As women we have so many things to keep track of in our lives. Advancing in our careers, school pick-up, personal hygiene, eating well, being a good daughter, partner, sister—the list goes on and on. With that said, it can be difficult to stay up to date with the latest on preventative health care. In honor of Breast Cancer Awareness Month, Soma® partnered with Dr. Staci Tanouye, a Board Certified Gynecologist, who is shedding light on a handful of common breast cancer myths you won’t want to miss.
Like us, this first breast cancer myth might surprise you! Dr. Tanouye shares: “This is probably the biggest misconception I hear from my patients. About 1 in 8 women in the U.S. will develop breast cancer in their life and up to 85% of them have no family history.”
Have you ever wondered about this breast cancer myth? In Dr. Tanouye's words, “Birth control pills do not cause breast cancer. There is some data that birth control pills may be related to a small increased risk in breast cancer while taking them and within the five years stopping the pill, but this increased risk equates to an extra 1 case of breast cancer for every 7,690 women using hormonal birth control—and does not mean the pill causes breast cancer. In addition, your risk goes back to baseline within five years of stopping hormonal contraception.”
Another important fact Dr. Tanouye points out: “we can’t forget that birth control pills significantly decrease the risk of ovarian, uterine, and colon cancers too.”
“This is also false,” Dr. Tanouye confirms, “hormonal therapy does not cause breast cancers as the cause of any breast cancer is very multifactorial. However, certain types of hormonal therapy may increase your risk of breast cancer. Menopausal hormone therapy that contains both estrogen and progestins increased breast cancer risk by less than 1 extra case per 1,000 women per year.”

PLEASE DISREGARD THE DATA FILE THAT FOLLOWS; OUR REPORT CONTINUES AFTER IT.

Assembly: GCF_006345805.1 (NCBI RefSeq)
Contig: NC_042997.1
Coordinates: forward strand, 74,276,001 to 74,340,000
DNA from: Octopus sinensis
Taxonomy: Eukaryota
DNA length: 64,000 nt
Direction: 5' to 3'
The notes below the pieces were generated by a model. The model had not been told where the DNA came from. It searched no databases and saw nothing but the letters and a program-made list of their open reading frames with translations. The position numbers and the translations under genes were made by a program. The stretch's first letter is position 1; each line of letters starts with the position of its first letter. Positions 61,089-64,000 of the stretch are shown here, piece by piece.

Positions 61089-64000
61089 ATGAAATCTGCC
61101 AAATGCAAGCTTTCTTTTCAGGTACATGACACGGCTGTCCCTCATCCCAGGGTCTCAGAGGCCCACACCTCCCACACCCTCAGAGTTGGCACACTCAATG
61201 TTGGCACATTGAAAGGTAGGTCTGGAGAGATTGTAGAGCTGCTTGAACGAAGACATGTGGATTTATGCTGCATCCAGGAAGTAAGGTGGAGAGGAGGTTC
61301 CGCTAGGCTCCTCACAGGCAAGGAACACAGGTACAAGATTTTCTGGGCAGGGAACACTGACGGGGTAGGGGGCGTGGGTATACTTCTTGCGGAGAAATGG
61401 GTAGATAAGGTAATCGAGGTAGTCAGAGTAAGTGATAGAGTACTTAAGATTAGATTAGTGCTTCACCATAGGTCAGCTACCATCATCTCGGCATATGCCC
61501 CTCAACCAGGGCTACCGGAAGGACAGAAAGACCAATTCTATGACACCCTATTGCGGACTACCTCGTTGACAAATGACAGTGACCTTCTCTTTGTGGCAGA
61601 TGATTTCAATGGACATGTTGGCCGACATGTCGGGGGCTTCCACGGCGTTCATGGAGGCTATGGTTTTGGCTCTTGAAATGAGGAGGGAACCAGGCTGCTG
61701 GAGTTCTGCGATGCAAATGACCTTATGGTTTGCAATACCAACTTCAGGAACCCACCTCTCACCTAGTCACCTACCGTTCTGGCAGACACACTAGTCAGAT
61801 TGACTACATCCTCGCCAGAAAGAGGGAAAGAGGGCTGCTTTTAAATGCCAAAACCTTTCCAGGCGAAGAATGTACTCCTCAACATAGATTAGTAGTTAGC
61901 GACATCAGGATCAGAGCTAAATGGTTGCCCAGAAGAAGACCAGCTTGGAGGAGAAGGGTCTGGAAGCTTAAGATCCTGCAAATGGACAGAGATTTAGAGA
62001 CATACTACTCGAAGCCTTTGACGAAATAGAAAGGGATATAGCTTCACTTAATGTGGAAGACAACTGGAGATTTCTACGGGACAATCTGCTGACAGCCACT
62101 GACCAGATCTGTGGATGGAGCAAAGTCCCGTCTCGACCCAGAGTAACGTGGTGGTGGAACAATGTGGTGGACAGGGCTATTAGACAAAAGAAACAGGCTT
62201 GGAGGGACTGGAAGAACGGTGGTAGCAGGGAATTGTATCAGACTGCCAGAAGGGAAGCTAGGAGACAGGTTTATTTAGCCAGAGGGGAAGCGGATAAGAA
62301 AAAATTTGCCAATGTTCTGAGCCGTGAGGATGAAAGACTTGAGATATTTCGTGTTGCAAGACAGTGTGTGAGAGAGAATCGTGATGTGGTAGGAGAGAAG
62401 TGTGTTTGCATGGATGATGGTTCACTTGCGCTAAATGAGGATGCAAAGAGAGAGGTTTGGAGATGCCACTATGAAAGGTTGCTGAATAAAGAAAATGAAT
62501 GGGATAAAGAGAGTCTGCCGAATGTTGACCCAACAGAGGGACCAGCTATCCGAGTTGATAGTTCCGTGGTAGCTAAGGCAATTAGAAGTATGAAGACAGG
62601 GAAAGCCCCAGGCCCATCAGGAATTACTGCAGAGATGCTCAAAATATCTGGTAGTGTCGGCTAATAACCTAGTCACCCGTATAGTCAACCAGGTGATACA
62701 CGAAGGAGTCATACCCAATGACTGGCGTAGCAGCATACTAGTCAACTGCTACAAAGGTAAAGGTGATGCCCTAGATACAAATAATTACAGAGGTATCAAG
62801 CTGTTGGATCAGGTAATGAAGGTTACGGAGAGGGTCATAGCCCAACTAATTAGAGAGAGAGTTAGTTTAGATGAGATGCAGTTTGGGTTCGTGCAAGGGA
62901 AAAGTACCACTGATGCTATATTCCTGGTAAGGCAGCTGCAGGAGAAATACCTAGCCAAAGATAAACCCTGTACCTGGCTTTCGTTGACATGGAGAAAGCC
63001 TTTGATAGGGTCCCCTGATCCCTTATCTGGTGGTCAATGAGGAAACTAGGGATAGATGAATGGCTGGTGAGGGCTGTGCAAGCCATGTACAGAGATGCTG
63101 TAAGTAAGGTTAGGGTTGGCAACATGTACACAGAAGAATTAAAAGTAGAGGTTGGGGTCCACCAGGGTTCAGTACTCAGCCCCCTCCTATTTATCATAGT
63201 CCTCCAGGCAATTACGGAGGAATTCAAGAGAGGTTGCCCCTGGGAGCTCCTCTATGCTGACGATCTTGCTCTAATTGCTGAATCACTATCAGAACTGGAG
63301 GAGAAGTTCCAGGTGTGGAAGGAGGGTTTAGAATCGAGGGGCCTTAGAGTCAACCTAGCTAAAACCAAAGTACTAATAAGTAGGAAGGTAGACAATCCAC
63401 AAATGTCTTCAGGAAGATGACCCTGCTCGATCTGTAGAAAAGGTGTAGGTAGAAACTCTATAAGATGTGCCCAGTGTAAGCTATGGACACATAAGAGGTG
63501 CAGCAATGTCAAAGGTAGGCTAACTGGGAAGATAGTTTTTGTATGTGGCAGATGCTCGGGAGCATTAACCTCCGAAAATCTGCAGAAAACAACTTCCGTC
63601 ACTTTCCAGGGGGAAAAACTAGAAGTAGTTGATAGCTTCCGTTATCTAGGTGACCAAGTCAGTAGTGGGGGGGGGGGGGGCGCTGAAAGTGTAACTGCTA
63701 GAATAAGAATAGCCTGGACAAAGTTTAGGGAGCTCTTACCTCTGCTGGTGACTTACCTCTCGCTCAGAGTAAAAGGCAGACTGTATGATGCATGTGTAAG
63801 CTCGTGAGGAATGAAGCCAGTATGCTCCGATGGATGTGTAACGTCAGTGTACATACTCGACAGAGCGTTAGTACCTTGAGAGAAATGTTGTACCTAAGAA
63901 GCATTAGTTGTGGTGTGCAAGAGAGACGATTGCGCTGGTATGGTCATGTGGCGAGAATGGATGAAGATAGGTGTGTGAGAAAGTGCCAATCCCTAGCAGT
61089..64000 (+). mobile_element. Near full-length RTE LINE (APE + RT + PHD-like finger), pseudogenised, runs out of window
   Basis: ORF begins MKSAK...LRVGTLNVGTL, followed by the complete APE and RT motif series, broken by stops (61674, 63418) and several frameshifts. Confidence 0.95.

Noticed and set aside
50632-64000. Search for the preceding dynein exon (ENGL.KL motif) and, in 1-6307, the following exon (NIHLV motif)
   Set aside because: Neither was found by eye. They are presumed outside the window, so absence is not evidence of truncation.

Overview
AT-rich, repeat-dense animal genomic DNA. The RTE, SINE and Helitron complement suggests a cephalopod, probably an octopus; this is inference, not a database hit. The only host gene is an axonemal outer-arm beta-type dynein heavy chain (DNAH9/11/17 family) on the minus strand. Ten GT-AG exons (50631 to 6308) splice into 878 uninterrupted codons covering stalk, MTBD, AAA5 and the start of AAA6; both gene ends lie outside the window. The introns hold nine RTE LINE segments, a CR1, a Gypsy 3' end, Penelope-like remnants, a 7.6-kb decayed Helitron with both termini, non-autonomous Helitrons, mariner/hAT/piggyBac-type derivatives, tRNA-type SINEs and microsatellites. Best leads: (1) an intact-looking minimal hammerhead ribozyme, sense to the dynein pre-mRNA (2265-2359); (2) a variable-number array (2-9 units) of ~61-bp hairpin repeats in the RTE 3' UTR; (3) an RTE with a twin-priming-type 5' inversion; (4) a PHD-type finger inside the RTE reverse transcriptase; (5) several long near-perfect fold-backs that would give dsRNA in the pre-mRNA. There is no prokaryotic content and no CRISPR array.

“In women who have had hysterectomies who only need estrogen hormonal therapy, the risk of breast cancer actually decreased.”
Dr. Tanouye cuts right to the chase: “No. Not usually. At diagnosis, breast cancer usually doesn’t hurt. Many times there aren’t symptoms and breast cancer is detected only on screening mammograms. Other times, breast cancer may present itself as a painless lump in the breast that feels kind of like a rock. Although not impossible, breast cancer rarely hurts.
Most of us dread mammogram screenings because they’re straight up uncomfortable, but are they dangerous too? Dr. Tanouye debunks this breast cancer myth. She says: “I know many people are scared of the radiation exposure from a mammogram, but a screening mammogram is very low dose radiation. To put it into perspective, it’s about the same amount as two months of background radiation that we are exposed to in our day-to-day lives—or the same as a roundtrip flight from New York to LA and back.”